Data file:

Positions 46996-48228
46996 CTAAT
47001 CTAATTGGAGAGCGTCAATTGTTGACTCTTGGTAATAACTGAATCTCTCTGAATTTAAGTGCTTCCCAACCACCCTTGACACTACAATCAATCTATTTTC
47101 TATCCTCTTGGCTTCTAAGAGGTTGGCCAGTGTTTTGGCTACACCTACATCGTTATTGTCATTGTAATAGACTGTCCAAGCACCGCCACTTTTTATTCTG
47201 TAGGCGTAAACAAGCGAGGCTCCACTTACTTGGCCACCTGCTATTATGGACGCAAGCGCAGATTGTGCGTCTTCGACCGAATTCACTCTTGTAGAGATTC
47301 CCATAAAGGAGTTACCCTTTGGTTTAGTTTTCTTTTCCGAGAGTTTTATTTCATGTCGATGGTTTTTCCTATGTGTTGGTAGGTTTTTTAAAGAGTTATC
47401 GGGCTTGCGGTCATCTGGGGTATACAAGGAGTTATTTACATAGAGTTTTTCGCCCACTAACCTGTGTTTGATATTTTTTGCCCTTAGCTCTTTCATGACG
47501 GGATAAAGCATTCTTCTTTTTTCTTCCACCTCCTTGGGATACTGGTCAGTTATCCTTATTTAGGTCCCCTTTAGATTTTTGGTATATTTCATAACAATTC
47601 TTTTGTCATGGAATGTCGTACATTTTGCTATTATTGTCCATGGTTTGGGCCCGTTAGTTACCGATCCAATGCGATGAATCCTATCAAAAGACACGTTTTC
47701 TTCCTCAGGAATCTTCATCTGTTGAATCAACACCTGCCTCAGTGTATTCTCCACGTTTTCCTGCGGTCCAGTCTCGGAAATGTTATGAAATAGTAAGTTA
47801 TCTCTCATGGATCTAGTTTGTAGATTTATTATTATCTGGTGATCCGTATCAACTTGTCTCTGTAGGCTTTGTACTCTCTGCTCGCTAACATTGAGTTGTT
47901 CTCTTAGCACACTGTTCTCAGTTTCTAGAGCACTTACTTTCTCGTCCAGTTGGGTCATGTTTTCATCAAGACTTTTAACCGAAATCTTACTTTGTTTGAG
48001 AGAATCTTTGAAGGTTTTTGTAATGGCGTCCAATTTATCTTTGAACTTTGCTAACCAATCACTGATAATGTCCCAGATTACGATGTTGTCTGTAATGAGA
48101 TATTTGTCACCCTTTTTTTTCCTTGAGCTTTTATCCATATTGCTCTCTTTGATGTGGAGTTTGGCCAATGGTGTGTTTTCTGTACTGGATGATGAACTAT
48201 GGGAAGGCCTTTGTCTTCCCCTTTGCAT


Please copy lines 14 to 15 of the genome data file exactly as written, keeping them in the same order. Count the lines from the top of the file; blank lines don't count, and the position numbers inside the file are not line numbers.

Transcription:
48101 TATTTGTCACCCTTTTTTTTCCTTGAGCTTTTATCCATATTGCTCTCTTTGATGTGGAGTTTGGCCAATGGTGTGTTTTCTGTACTGGATGATGAACTAT
48201 GGGAAGGCCTTTGTCTTCCCCTTTGCAT